Is the 'living cost crisis' over?

Growth is up. Employment is up. Wages have even started to rise faster than inflation. Surely any ‘living cost crisis’ must now be over?

Unfortunately, the depth of the crisis is such that it will take many years of similar progress before workers recover the economic position they enjoyed before 2008. Working people are now on average £1,600 a year worse off since the last election because wages have lagged behind prices. And the positive figures on wages exclude the estimated 4 million workers – around 15% of the total – in the UK who are self-employed. In fact, ‘self-unemployment’ would be a more accurate description for many in this group.

As recently as August 2014, Mark Carney, the Governor of the Bank of England, said that the cost of living crisis was still threatening the UK economy, with millions of British households ‘heavily indebted’. With interest rates likely to increase in the coming year or two, life could get even tougher than it is now for many. And for those out of work, poverty will deepen further as benefits are being continually cut.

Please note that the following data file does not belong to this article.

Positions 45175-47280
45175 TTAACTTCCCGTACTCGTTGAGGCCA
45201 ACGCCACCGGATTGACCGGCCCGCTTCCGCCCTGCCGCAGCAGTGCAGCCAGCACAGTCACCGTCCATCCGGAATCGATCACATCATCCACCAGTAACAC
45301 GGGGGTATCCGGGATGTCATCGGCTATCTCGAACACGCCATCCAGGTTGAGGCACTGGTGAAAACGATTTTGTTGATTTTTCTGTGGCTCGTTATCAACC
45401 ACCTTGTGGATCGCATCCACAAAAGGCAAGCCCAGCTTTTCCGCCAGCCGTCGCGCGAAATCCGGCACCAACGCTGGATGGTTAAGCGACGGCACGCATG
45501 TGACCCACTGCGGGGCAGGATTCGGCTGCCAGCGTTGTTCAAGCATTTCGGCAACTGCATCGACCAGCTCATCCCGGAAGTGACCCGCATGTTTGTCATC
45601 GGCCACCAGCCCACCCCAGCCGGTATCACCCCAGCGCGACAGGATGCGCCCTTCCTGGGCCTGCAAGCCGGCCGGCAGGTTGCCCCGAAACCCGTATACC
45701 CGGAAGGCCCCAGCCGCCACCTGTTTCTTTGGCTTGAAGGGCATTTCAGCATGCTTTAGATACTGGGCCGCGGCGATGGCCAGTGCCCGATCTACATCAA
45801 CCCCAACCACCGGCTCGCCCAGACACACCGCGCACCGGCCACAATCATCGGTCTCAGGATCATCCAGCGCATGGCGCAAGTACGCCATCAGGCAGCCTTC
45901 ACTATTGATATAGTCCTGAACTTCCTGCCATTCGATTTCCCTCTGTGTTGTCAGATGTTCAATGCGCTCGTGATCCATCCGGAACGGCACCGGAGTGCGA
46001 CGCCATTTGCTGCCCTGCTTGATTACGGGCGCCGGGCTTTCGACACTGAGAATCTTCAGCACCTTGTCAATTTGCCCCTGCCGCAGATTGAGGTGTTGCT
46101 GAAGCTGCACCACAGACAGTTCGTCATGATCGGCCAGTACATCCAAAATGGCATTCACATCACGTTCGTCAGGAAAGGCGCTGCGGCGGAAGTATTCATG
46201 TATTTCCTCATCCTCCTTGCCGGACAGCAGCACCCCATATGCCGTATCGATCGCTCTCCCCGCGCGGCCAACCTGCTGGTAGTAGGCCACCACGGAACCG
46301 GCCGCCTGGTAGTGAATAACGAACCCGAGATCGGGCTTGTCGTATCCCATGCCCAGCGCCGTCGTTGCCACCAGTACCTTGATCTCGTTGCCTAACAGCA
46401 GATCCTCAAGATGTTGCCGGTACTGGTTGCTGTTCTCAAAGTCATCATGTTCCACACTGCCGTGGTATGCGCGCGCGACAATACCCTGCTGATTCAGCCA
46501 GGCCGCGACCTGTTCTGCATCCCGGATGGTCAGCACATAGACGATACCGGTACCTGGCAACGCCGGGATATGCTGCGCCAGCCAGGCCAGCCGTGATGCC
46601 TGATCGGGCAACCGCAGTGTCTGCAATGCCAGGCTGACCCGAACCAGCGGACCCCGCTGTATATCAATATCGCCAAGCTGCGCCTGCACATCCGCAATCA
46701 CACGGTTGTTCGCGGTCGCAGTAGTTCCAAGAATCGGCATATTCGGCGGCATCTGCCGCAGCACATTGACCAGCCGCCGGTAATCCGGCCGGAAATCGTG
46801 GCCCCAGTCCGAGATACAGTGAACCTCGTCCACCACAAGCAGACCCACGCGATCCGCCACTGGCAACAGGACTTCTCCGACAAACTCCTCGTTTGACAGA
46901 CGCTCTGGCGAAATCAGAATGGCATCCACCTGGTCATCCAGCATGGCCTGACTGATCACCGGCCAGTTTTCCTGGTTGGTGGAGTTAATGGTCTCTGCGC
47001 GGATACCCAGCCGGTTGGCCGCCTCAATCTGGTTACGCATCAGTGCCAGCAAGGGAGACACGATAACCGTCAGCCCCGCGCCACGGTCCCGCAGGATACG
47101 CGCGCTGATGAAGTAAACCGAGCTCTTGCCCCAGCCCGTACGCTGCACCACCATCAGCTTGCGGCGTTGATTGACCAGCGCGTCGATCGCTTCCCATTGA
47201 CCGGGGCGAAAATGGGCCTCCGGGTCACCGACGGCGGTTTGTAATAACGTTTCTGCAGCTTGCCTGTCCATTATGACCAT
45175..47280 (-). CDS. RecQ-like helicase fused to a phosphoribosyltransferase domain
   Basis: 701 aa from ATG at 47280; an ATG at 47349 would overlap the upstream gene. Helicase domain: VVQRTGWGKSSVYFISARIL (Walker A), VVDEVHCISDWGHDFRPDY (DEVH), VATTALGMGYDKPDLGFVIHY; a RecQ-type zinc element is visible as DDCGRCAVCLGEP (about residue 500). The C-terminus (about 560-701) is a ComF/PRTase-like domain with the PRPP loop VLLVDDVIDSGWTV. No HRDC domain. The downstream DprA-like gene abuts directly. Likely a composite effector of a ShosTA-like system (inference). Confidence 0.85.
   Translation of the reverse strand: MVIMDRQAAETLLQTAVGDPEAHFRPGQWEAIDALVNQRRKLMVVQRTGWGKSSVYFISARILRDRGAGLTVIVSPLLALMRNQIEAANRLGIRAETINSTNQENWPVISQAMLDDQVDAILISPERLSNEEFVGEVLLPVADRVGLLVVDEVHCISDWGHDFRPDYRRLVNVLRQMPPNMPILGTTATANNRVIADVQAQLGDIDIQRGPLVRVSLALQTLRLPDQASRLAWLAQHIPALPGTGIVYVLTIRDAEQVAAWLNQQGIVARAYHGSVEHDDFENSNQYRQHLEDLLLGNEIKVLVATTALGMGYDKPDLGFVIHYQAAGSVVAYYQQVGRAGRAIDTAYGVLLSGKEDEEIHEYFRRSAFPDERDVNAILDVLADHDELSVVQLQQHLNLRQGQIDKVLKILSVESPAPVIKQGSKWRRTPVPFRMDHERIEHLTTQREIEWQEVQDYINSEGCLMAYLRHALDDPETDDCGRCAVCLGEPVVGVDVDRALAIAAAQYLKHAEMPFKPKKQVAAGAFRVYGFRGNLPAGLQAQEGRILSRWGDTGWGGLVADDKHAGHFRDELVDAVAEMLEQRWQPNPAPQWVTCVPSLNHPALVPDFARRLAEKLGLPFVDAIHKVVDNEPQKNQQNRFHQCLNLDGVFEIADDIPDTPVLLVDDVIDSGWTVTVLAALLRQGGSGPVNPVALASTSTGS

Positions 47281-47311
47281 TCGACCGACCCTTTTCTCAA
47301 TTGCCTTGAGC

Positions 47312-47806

The autumn statement is unlikely to make much difference here. George Osborne has little capacity for big giveaways as tax revenue is lower than expected. He might, however, increase personal tax allowances still further, which could help some, although interactions with tax credits will be important here, and such reforms do nothing to help those out of work or currently below the tax threshold.

The Chancellor might be tempted to cut benefits further to raise revenue, but, as it is, we are likely to see increases in evictions from rented properties and demand at food banks in 2015 as people struggle to survive on benefits.

The autumn statement is unlikely to do much to help the 13 million people in poverty, half of whom are in employment. A different, more radical approach is needed from the one we are likely to see in the autumn statement.

Karen Rowlingson, Professor of Social Policy, University of Birmingham